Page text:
Russia has awarded state awards to two fighter pilots involved in shooting down a US surveillance drone that crashed in the Black Sea, the Russian Defense Ministry said, as US officials said spy flights in the region had resumed.
While awarding the pilots of the Su-27 fighter jets on Friday, Russian Defense Minister Sergei Shoigu praised their achievement in preventing the drone from flying in an area near Crimea that has been banned by Moscow.
“Flying with the transponder turned off, the drone violated the limitations of the temporary use zone of airspace designated for special military operations [and] notified all users of international airspace,” the Russian Defense Ministry said in a statement from Moscow time.
Pro-Kremlin political analyst Sergei Markov said the pilot award was “a clear sign that Russia will continue to shoot down American drones.”
“This decision has the strong support of the Russian people, who want the government to streamline its policies,” Markov wrote in his comments.
Russia’s award comes a day after the US military released a 42-second declassified video showing a Russian Su-27 fighter jet intercepting the drone, nearly running out of fuel, in an apparent attempt to take out the drone to prevent damage to the drone’s optics and other damage. Technical instrument.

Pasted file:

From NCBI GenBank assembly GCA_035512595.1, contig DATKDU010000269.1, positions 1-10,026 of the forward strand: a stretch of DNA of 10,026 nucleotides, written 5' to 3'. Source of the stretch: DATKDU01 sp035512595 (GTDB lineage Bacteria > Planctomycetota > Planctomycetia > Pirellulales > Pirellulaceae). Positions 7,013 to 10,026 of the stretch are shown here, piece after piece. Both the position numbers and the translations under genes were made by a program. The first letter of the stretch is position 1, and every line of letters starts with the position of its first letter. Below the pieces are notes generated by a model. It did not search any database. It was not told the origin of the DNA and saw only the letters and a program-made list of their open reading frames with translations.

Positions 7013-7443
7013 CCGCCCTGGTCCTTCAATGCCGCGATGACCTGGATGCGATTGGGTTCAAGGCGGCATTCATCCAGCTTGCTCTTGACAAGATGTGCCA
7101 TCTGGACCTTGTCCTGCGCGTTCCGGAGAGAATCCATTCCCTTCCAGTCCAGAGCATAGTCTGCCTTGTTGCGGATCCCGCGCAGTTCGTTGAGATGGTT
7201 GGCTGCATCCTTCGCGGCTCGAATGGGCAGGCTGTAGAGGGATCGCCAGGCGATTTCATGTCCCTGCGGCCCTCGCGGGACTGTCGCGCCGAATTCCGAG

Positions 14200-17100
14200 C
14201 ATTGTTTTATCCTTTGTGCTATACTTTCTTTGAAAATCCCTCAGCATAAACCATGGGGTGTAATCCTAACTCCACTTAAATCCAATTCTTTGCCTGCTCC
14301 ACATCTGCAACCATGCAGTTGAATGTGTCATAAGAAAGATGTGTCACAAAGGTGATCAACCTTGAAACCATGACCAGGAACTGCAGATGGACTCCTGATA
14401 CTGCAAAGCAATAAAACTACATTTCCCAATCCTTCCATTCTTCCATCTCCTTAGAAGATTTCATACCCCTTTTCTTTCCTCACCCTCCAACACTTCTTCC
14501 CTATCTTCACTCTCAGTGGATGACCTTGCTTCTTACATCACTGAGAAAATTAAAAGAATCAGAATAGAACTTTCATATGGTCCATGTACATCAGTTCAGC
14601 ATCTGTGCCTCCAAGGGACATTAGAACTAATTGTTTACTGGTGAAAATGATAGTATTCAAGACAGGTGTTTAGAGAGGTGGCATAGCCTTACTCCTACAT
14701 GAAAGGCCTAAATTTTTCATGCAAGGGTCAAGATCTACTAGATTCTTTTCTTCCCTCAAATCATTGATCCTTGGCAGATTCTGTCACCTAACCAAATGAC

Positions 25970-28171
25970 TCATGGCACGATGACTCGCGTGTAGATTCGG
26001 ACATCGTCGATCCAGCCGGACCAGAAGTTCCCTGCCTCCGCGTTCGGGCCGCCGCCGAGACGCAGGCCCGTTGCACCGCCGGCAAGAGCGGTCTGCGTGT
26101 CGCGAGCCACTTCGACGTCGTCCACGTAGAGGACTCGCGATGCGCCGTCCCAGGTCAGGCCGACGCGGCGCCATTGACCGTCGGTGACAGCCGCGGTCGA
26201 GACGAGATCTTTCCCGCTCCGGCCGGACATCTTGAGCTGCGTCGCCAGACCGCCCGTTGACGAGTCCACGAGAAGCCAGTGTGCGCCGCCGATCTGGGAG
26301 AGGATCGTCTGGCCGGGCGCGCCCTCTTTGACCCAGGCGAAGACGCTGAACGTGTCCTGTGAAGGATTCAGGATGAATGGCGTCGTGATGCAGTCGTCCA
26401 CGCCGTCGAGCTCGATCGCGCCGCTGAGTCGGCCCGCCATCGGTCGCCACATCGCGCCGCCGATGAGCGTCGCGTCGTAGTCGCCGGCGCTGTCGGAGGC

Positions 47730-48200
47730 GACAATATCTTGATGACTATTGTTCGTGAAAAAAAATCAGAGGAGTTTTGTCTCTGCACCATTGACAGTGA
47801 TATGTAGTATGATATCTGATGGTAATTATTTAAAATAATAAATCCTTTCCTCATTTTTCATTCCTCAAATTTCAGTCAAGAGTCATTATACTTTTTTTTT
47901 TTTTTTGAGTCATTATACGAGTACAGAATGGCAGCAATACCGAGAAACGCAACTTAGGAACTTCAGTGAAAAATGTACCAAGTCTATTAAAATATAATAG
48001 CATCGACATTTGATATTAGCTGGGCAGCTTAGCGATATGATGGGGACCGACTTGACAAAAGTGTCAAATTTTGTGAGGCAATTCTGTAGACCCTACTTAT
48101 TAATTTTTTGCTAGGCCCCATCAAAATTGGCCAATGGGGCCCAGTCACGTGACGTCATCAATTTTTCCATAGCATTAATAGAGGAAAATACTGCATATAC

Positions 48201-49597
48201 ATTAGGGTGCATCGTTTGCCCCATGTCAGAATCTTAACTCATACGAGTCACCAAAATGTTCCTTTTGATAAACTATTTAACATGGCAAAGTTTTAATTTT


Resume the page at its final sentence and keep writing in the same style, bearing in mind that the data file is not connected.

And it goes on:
The US military said it was forced to down the MQ-9 Reaper drone over the Black Sea after a Russian jet struck its fin while flying in international airspace. Russia denies its plane caused physical damage to the US drone and says it crashed during a sharp maneuver.
US officials say it will be difficult to recover the remains of what was done because of the deep waters of the Black Sea. However, Russian state media reported that the Russian Navy found the drone’s wreckage about 60 kilometers (37 miles) from the Crimean port city of Sevastopol at a depth of 850 to 900 meters (2,788 to 2,952 feet), according to the Moscow Times.
Although Moscow and Washington initially exchanged heated words about the drone incident, the US appears keen to defuse tensions, saying it is unknown whether the Russian pilot shot down the UAV on purpose.
Russian officials also emphasized the need to maintain lines of communication with Washington after the incident while strongly criticizing the US for conducting surveillance flights over its border and sharing military intelligence with Ukraine that would be used in attacks by Russian forces.
US officials said on Friday that its surveillance drone flights over the Black Sea had already resumed.
An RQ-4 Global Hawk flew a mission to the region on Friday, two officials told the Reuters news agency, with one adding that it was the first such drone flight since the downing of the drone on Tuesday.